Open Access Te Herenga Waka-Victoria University of Wellington
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Possible scenarios for China-U.S. Relations by 2030

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posted on 2021-11-14, 02:24 authored by Vu, Thanh Duy

The rise of China and relative decline of the United States have caused a heated debate on a possible power shift in the Asia-Pacific. Whether China and the U.S. will become friends or enemies remains an unanswered question. This necessitates a thorough study on the future of China-U.S. relations and how they will affect the strategic chessboard in the region.  This Thesis examines the possible scenarios of China-U.S. relations by 2030. It argues that while the nature of China-U.S. relations is characterized by strategic competition, increasing interdependence between the two countries requires them to cooperate and co-exist with each other. If current trends continue, by 2030, the most likely scenarios for China-U.S. relations will, in descending order, be a continued China-U.S. strategic competition in peaceful co-existence, a new Cold War, a G-2 style condominium, and a predominance by China over the U.S. in the Asia-Pacific. The Thesis also finds that unlike the past, China-U.S. relations will be increasingly influenced by external factors and unpredictable events or crises. Each of the scenarios in China-U.S. relations will have a different but equally profound impact on the security architecture in the region, especially the ASEAN-led mechanisms for regional security cooperation. These results suggest that at times of power shifts between the U.S. and China, scenario-based planning can be a viable policy option for countries in the Asia-Pacific.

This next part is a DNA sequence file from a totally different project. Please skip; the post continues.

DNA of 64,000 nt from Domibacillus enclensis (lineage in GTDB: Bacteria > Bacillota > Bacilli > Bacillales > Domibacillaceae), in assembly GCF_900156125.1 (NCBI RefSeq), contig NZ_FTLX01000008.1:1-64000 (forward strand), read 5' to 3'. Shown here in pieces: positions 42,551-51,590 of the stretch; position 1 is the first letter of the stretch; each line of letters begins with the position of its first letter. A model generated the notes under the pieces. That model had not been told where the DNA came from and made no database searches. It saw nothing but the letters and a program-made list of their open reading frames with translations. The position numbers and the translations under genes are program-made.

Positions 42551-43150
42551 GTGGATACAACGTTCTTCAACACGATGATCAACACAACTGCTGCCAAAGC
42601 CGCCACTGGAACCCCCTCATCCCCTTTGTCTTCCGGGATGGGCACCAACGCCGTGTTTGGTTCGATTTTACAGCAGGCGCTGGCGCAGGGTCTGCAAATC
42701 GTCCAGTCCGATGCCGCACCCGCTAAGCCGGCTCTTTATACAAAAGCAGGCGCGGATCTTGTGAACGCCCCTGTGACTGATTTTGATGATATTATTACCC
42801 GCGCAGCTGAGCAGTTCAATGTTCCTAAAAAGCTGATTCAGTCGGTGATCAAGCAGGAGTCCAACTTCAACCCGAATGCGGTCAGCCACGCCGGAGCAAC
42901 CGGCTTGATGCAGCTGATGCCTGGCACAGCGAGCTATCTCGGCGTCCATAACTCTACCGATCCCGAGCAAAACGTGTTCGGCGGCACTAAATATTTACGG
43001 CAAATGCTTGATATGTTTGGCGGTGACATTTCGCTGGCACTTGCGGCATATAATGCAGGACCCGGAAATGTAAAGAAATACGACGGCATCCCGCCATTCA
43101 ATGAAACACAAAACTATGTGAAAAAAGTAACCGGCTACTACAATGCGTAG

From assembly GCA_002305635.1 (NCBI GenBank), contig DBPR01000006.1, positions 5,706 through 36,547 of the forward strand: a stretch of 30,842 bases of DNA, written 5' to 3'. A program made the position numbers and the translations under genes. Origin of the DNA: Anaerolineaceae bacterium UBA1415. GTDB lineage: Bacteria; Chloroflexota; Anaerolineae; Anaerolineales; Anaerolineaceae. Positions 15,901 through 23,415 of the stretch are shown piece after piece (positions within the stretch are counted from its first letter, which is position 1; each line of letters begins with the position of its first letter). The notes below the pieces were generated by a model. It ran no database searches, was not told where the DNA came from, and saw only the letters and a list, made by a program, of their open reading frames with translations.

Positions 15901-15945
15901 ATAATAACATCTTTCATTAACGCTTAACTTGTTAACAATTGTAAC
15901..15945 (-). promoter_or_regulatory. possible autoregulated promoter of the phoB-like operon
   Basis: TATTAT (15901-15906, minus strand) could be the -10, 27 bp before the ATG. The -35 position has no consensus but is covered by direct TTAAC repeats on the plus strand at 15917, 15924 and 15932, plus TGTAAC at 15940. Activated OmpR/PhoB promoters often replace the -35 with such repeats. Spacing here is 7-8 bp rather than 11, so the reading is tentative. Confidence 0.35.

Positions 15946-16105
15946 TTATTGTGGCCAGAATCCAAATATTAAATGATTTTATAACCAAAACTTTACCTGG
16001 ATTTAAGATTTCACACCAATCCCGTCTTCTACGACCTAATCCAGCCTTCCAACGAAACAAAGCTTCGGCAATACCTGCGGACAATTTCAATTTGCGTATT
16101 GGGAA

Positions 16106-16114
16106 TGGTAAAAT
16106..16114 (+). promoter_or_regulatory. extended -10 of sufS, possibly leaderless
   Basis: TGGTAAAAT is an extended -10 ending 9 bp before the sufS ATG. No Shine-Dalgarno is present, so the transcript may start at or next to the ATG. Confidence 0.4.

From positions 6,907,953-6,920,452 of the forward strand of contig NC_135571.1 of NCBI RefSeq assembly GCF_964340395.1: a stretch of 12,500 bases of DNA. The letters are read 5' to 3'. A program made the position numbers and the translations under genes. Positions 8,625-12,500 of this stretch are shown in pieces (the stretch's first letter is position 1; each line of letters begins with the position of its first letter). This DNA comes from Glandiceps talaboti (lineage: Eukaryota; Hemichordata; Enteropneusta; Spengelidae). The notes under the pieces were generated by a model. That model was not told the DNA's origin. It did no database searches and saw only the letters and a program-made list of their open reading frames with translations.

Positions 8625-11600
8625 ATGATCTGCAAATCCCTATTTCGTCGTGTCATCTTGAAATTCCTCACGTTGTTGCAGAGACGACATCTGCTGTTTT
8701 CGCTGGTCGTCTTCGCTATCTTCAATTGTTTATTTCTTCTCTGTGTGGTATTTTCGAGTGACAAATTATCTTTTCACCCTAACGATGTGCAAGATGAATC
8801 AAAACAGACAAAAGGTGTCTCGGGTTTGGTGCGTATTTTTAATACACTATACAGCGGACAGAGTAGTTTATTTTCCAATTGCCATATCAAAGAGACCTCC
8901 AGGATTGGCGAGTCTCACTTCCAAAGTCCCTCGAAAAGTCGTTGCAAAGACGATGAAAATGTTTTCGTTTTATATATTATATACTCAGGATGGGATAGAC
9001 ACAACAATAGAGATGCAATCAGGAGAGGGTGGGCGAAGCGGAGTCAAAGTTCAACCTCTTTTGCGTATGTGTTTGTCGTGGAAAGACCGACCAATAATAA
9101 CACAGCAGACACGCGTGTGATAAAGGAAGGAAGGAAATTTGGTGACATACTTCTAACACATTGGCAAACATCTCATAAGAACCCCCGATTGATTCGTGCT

Copyright Date


Date of Award



Te Herenga Waka—Victoria University of Wellington

Rights License

Author Retains Copyright

Degree Discipline

International Relations

Degree Grantor

Te Herenga Waka—Victoria University of Wellington

Degree Level


Degree Name

Master of International Relations

ANZSRC Type Of Activity code

940399 International Relations not elsewhere classified

Victoria University of Wellington Item Type

Awarded Research Masters Thesis



Victoria University of Wellington School

School of History, Philosophy, Political Science and International Relations


Ayson, Robert